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Tribal Healing to Wellness Courts Publications 


As part of TLPI's Tribal Healing to Wellness Court Training and Technical Assistance Project, the following publication series features resources on the fundamentals of, as well as innovations within the Healing to Wellness Court/Drug Court model. 

Using traditional storytelling as a guide,Tribal Judicial Leadership in Healing to Wellness Courts looks at leadership from a tribal perspective. Tribal Healing to Wellness team leaders and tribal judges are faced with numerous responsibilities. Tribal judges are expected to actively participate with team members, participants, and ensure the sustainability of the Tribal Healing to Wellness Court within the Judicial Branch. This publication looks to traditional stories to provide a guide for tribal judges for effective tribal judicial leadership within Tribal Healing to Wellness Courts by discussing the responsibilities of Tribal judges, the cultural components of Tribal judicial leadership, and how they interact with the Tribal Healing to Wellness Court Ten Key Components.

Serving LGBTQ2S+ Participants in Tribal Healing to Wellness Courts: An Annotated Resource Guide will provide available resources to Tribal Healing to Wellness Courts (THWCs) serving Native LGBTQ2S+ participants in an effort to bridge information gaps, increase access to treatment services, and decrease high rates of incarceration within tribal communities. Indigenous people who are lesbian, gay, bisexual, transgender, queer, two-spirit, and other identities of gender and sexuality are severely underserved, and yet, they make up a community who are most at risk of developing substance use disorders and experiencing other harms related to it. Despite this fact, there is a dearth of resources for serving this community in Tribal Healing to Wellness Courts. Additionally, there is little research about serving any LGBTQ2S+ person, Native or non-Native, in state treatment courts. While there are limited resources available for Indigenous LGBTQ2S+ participants in THWCs, this resource guide will provide information related to the following: issues for LGBTQ2S+ participants in treatment courts (not Native/Tribal specific), a list of judicial benchbooks and bench cards on LGBTQ2S+ people in state courts, general issues for Native/Tribal LGBTQ2S+ people, and general issues for LGBTQ2S+ people who are not Native/Tribal.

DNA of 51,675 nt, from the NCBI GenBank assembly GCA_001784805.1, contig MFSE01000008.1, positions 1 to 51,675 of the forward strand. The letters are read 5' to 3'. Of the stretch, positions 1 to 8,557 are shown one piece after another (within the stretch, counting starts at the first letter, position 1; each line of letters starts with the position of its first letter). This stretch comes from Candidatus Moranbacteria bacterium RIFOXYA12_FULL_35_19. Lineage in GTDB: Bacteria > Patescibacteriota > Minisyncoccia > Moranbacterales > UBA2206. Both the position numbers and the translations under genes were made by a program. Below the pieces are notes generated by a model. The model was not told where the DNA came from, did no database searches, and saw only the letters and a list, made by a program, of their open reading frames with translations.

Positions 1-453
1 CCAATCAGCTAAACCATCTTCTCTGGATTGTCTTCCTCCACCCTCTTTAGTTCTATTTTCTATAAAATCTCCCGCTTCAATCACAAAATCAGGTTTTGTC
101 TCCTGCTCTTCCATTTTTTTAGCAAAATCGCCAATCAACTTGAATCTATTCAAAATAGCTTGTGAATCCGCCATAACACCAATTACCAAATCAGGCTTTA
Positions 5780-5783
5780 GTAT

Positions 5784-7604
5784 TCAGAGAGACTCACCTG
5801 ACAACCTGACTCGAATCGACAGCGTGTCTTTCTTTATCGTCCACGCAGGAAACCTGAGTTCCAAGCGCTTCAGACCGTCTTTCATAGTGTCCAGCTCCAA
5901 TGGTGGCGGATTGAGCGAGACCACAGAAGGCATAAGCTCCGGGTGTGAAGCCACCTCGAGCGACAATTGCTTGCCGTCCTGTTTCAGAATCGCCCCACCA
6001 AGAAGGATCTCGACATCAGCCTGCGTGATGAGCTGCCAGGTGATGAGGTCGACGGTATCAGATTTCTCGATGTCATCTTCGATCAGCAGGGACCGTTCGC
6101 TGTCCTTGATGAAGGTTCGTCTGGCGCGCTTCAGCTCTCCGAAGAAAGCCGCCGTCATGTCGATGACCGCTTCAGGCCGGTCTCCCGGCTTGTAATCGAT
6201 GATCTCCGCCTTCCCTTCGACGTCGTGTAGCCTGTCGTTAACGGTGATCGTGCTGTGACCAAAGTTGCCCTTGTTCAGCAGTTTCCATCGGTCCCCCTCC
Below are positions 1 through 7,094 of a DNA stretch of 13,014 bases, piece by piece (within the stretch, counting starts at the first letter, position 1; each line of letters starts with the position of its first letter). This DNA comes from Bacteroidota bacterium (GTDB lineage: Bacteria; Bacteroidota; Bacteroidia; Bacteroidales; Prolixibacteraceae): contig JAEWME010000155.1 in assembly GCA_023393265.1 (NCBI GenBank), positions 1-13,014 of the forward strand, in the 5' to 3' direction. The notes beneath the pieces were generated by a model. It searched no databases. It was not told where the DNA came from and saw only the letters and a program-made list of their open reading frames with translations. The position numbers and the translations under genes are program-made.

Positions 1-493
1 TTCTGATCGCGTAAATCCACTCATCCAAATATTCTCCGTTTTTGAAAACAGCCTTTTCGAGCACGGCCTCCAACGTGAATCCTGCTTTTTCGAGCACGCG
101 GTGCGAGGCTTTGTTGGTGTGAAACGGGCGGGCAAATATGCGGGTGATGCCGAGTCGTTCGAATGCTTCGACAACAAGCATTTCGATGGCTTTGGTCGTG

Promising Strategies for Tribal Healing to Wellness Courts: Peer to Peer Learning through Mentor Courts describes The Tribal Law and Policy Institute’s Mentor Court Program, which was conceived to address a critical gap in the provision of Tribal specific technical assistance. While Federal and State mentor court programs offer valuable insights, they often lack focus on Tribal-specific issues such as jurisdictional complexities, limited access to resources, heightened rates of substance abuse, co-occurring disorders, cultural values, and historical trauma. Furthermore, the unique sovereign status of Tribal nations, each with its own customs, laws, and cultural needs, necessitates tailored approaches to the development and sustainability of Tribal Healing to Wellness programs. The peer-to-peer learning that occurs between Mentor Courts and Sister Courts (or mentee courts) is representative of the interconnectedness of indigenous peoples and the significance of shared knowledge. We believe that the Mentor Court/Sister Court model promotes Tribal sovereignty and self-determination within Indigenous justice systems.

Models for Integrating Veteran’s Services with Tribal Healing to Wellness Courts. This infographic, developed in collaboration with the National American Indian Court Judges Association, is a guide to bridging Veteran’s Treatment Courts and Tribal Healing to Wellness Courts.  American Indians/Alaska Natives have the highest rate of military service of any other demographic group. Native Veterans are also disproportionately impacted in physical and mental health, traumatic experiences and PTSD, substance abuse, and housing insecurity upon return from service. These factors often contribute to justice system involvement. The Veteran Treatment Court model has overlapping goals with a Tribal Healing to Wellness Court in promoting the well-being of participants while addressing a legal issue, focusing on treatment and healing rather than legal consequence. As such, an integration of these court models could be highly beneficial to meet the needs of Native Veterans, yet few combined court models exist. This infographic illustrates four potential approaches to bridging a Veteran Treatment Court with a Tribal Healing to Wellness Court to provide culturally specific, veteran-centric services for Native Veterans.